Saturday, 15 May 2010

Armchair Technocrats

A strain of argument that surfaces from time to time is the criticism of politicians' CVs when it comes to cabinet appointments. Charlotte Gore provides an example of the argument, mocking the CVs of Osborne and May.

Now as easy and enjoyable an exercise as this sort of thing undoubtedly is, it is a bit unfair on our politicians. Like it or not, running a country is not like running a business and staffing cannot operate the same way.

There are three things that apply when you are filling a corporate vacany: 1) You have a clear image of what the job entails, 2) you scout around for the best qualified candidate for that job and 3) you pay them the market rate (or above) for their labour in order to induce them in. None of this works in politics.

1) Ideology ruins this. In nearly all departments different parties will want different things from the post. This applies to some roles more than others, but it is this lack of common conception of purpose that lies at the heart of why the technocratic approach doesn't work. Only in a post-political, managerial government could the private sector employment pattern really work for Ministers of State (the overlap between technocracy and undemocratic governments is no accident of history). For as long as political choice remains, different parties will approach the same positions in different ways and fill them accordingly.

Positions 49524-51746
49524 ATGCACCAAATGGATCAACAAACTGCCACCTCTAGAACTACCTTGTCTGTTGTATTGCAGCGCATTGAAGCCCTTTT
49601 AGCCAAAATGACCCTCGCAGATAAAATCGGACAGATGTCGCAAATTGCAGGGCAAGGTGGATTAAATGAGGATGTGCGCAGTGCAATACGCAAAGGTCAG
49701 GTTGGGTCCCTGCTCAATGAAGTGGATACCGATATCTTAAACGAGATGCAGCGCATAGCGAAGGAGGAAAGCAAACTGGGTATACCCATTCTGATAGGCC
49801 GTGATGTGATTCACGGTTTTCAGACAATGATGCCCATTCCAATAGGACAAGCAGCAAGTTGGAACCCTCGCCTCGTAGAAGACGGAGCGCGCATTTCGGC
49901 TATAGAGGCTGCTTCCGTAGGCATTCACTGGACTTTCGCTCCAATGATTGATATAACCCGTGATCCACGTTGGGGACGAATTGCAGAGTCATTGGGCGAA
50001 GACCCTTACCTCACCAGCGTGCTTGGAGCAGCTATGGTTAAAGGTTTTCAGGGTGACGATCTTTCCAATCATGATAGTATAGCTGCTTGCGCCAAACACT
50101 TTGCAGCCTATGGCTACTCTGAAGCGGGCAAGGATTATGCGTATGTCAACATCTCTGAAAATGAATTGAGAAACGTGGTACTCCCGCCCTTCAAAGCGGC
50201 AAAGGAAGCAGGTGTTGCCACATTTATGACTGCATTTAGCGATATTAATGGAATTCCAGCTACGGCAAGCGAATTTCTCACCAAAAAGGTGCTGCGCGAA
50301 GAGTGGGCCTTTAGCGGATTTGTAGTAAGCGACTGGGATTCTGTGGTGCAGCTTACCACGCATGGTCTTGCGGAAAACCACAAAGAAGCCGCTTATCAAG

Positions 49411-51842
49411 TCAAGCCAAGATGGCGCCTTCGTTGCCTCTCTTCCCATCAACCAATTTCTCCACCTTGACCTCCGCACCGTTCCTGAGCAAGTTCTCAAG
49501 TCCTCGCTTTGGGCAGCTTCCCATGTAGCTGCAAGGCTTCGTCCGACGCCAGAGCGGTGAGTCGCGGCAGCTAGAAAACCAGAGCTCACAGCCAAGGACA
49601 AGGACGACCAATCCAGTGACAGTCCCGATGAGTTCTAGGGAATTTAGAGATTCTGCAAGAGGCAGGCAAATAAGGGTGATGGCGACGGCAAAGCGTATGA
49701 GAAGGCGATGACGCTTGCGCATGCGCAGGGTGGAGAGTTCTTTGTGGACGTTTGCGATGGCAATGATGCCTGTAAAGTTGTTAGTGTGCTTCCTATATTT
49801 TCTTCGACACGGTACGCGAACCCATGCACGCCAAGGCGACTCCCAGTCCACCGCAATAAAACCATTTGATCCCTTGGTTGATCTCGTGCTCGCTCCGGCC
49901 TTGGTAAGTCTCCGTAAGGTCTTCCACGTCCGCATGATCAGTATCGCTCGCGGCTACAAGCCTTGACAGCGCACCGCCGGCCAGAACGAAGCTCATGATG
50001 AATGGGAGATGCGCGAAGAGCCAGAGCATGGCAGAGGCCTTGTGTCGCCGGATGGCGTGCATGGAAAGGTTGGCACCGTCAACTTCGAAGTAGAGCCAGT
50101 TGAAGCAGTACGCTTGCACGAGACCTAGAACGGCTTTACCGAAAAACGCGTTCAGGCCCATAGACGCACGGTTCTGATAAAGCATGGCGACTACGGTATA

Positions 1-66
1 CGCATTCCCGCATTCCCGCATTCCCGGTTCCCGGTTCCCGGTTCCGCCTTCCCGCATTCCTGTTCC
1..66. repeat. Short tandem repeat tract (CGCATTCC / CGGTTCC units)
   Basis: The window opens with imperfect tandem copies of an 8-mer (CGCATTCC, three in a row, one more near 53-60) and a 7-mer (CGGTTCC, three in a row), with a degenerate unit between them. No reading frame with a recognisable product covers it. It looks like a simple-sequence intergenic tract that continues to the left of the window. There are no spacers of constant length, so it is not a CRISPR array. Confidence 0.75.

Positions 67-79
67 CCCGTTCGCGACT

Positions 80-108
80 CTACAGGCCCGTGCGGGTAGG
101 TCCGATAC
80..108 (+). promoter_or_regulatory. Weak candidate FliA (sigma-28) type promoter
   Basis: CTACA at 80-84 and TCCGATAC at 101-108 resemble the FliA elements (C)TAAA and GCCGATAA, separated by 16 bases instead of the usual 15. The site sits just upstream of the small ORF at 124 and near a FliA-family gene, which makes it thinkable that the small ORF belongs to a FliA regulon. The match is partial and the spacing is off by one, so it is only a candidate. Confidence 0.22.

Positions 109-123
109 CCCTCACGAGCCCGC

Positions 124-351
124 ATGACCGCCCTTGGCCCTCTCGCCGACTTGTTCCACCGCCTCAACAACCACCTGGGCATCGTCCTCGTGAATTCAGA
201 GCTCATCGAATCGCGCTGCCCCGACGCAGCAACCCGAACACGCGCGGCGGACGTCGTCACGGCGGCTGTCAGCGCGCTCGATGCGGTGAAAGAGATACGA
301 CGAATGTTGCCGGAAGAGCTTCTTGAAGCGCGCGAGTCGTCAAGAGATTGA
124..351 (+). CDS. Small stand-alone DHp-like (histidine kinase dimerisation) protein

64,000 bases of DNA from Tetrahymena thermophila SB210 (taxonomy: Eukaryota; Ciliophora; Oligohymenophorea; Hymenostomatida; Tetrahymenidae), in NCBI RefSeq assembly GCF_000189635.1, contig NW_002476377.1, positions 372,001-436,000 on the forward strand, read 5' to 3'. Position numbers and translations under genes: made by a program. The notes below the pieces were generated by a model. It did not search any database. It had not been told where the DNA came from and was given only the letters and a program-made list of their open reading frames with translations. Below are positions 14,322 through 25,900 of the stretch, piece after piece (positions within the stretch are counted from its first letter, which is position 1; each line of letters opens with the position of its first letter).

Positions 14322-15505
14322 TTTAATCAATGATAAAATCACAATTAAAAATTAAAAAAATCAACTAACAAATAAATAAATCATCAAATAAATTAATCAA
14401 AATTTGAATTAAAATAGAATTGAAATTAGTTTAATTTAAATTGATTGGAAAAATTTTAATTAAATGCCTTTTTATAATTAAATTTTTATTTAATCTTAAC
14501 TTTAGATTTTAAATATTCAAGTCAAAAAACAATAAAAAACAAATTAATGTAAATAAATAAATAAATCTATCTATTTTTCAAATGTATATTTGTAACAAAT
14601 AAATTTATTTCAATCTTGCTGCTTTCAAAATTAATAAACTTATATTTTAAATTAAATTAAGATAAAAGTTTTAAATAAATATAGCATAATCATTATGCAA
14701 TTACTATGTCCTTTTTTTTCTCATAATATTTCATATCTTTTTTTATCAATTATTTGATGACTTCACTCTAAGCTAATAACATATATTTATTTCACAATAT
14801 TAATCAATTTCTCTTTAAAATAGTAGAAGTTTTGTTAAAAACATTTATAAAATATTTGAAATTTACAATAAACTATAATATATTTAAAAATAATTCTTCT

2) This means that a candidate must be assessed upon ideological and political criteria beyond the contents of a printed CV for a private sector job application. Whether or not the ideas of a candidate align with those of the government - and whether or not they can work well within government - is rightly central to cabinet appointments, as they have to enact the policies that have gained an electoral mandate. If technical expertise were placed before politics as the principal (but not sole, by any means) criterion for selection, it would create a system wherein individualistic ministers who considered themselves experts in their field might resent 'interference' in their ministry by the government at large. A government that was a loose confederation of independent ministries would lack coherency, accountability and credibility - it would not work.

3) The political scene also serves to depress pay, which narrows recruitment. Ask people if they think that the most important cabinet jobs in the country should be done by the most able people possible, you'll find few to disagree. Put to those same people the wages that would need to be offered to recruit such talent, and you will hear a lot about 'troughing politicians' and them 'being in it for themselves'.

The truth is that for those very clever people who do reach the cabinet (or enter politics at all) it usually entails a sometimes substantial pay cut, not to mention a constant chorus of execration in the press and from 'the public'. So cut Cabinet ministers - and indeed politicians in general - some slack: many could be making an awful lot more money elsewhere.

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